Over a year-and-a-half ago we moved from our first Florida home into our second. We had always kept an open mind about finding a house that fit us more, we just hadn't found the right place. After a couple years of casually browsing Zillow and a few months actively searching, we found what we were looking for. In fact, this house is what pushed us into actively searching.
The top items on our list? A house with a pool and one that had some high priced projects done but allowed for a bit of updating. At just over 10 years old, this house offered what we were looking for. The entrance to the home needed to be more inviting as well. Our last house was just kind of awkward. You'd walk directly into the formal dining room with basically no entry. I'll post sometime on how we tried to solve that problem.
The first big project we embarked on was a bit aggressive. But, of course, at the time it seemed manageable. Even with Steph being 9 months pregnant with Penny.
When you walk in it's pretty open and the entry and the family room both have two-story ceilings. There's a wall with a landing on top that separates the two areas but it was... dated. We're not fans of the wall alcoves that are as rampant in Florida as the alligators. Also, mustard and chocolate don't go well together in a food dish OR in paint color.
We knew what we wanted to do with this wall from our first showing. It was something we wanted to do with a wall in our last home—and that's shaker panel. So, right before Penny was born we decided to tackle this project in Dec/Jan of 2015. Penny didn't wait for us to finish.
The first task was to get rid of the alcove and cover up any of the "elegance" of this wall. Notice on the outside of the arches, there's a little embellishment at the top. Instead of knocking that out we had to add an addition under it so that the arch remained level on both sides.
|The 2x4 frame to the far left had to be added instead of just knocking out the notch that sits above it. Removing that notch would have made the arch crooked.|
As you can see, the alcoves wrapped around the wall to the other side. It all needed to be closed up. We patched up those parts with sheetrock to make it a flat wall.
Next was the hardboard. We used 3/16, 4x8 sheets of hardboard to cover the entire wall. I had to move the ac vent as well so that it wouldn't interfere with any trim boards.
|Are those gray walls in the background? We painted most of the house during the same time. What were we thinking? I think Steph and I were both nesting.|
|9 months pregnant and gettin' things done!|
After the hardboard came the trim around the arches. 1x6 boards for around the arches and 1x4 boards for the paneling. It's important to put the bottom board on a few inches above the ground (aligning the bottom of the board a quarter inch or less below the height of the baseboards) so that the baseboards can sit on top of that. I put a 1x4 behind the baseboard to give it something to nail into.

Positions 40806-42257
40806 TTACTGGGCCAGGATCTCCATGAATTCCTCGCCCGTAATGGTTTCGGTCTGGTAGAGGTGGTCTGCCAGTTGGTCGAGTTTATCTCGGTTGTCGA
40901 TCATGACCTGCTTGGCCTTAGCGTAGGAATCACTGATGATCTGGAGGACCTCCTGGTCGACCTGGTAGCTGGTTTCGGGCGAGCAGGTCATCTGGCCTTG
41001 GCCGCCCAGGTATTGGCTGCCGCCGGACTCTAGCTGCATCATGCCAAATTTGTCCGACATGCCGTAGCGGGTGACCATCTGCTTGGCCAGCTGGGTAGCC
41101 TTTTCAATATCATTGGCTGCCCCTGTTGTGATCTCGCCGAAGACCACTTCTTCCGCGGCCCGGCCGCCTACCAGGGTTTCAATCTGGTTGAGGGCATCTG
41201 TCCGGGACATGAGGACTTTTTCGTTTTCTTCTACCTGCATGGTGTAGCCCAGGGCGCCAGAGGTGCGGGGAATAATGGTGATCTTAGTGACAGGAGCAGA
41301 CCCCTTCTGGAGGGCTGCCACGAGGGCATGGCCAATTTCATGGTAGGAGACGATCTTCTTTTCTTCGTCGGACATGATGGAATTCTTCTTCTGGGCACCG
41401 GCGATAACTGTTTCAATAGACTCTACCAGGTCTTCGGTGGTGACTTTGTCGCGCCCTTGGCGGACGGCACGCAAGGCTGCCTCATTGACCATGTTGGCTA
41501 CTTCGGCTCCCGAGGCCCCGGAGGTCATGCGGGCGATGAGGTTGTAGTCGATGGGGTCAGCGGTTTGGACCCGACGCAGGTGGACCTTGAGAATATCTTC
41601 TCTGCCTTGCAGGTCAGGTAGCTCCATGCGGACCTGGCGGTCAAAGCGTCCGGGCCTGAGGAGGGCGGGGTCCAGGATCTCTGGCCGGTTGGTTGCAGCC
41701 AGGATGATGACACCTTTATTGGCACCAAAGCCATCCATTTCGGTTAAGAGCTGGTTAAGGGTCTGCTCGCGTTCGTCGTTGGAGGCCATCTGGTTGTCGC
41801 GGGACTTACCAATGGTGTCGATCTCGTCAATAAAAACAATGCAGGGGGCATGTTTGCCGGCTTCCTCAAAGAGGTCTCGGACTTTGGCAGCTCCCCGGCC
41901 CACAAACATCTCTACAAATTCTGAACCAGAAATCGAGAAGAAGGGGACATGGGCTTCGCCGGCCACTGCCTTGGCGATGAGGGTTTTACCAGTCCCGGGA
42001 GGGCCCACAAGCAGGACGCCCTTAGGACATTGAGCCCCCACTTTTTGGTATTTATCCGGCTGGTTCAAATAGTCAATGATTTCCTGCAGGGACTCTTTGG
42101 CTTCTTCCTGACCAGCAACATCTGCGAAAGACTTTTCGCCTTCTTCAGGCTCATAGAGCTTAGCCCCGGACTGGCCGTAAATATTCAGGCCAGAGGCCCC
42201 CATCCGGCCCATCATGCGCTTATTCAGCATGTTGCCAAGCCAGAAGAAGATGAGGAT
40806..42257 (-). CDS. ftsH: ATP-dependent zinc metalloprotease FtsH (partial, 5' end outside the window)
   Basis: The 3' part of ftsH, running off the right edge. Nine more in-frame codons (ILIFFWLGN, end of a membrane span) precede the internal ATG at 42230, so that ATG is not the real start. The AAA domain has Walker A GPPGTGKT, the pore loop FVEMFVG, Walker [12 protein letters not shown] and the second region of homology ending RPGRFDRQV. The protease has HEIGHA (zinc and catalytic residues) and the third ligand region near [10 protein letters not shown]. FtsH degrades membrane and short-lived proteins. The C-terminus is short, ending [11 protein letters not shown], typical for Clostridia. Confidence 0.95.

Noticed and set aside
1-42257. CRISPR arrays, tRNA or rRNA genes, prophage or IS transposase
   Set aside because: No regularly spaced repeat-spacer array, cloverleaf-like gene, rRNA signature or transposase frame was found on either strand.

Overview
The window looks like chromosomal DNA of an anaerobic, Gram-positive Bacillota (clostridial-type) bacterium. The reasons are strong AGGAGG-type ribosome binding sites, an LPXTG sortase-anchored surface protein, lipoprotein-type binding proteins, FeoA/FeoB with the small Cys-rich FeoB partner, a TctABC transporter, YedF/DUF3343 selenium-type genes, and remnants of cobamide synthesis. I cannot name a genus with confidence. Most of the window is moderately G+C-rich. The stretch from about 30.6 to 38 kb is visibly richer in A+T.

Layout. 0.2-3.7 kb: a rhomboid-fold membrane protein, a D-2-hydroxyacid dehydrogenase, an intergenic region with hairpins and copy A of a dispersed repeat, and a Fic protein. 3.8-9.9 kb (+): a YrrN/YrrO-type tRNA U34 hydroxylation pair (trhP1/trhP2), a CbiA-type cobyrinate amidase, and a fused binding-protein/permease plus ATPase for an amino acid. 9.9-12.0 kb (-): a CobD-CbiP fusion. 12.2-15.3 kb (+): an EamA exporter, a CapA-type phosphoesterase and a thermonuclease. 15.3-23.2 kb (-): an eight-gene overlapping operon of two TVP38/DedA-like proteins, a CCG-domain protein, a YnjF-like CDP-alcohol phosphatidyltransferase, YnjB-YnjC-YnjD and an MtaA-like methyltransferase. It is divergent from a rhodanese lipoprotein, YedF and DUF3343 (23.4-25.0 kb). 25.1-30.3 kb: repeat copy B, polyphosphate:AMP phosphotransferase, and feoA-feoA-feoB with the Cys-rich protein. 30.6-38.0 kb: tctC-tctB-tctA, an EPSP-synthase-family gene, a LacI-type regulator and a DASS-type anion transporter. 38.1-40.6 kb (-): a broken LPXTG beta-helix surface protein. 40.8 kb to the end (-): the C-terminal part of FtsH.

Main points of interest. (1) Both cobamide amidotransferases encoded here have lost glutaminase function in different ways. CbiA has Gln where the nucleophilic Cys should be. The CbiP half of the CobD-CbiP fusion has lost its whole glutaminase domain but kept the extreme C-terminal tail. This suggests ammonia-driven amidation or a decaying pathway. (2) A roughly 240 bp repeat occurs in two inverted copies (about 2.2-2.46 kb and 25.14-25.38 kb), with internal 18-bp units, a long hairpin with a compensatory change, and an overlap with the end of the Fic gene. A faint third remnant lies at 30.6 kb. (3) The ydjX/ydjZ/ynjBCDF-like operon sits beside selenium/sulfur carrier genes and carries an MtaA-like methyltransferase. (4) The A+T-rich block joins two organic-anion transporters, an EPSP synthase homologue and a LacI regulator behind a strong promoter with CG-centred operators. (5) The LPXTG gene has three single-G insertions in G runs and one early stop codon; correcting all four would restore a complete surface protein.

|Baseboard and bottom board overlap about a quarter inch.|
The arches were the most time-consuming and difficult part of this project. Kind of complicated but hopefully this makes sense.
First, since we planned on trimming the inside of the arches, I used 1x3 PVC boards for the inside top of the arches. You can see them in the picture above. PVC boards are more flexible than wood. But, still not flexible enough for these pretty tight curves. I found out the hard way when my first attempt snapped the board into multiple pieces and smashed a couple fingers in the process.
So, the key was to set my sliding miter saw at a depth to cut about 2/3-3/4 through the 1x3. I then "scored" the board every inch or so along the width. It required dozens of little slices but it took the boards to a whole new level of flexibility. It's like the different between me and Steph doing yoga. Actually, my flexibility is more like the wood but that's beside the point.
Once the board was scored it was easy to position it. Note: don't shoot nails through the score. It'll snap the boards. I also found that out the hard way. Shoot nails through the un-scored part of the board.
It was important to get the inside of the arches in place before the doing the tops of the arches because you have to use the inside measurement to cut the top piece. I used a rectangular piece of 3/4" mdf roughly the size of the arch. I nailed it to the wall using finish nails and traced around the 1x3 that I had just added to get the curve of the arch. I jigsawed along that line. To get the matching curve around the top I used a combo square and slid it along the first curve with a pencil at 5.5 inches on the ruler. Then, I made the second cut to complete the arch.
I also used PVC board for the cross pieces on the inside top of the arch and scored those along the length of the board to get some bend from them.
I used a biscuit joiner for all my joints. Pocket holes would have been too time consuming. If you don't do something for tight joints you'll have boards popping up all over the place. You don't want teenage, pubescent panels because once they're up, no amount of acne wash or growing up is getting rid of those things.
After adding crown molding it was time to paint everything but that would have to wait. The above picture was taken on the night of January 18. Penny came the morning of the January 20, 2015. So, construction was done but painting waited until the end of March.
|We were more than willing to wait.|
After a couple months with that little angel, we went with classic white satin (straight from the can) and semi-gloss on the baseboards and it turned out great. See the before and after.
|Before, during our first showing.|
|Back of the wall.|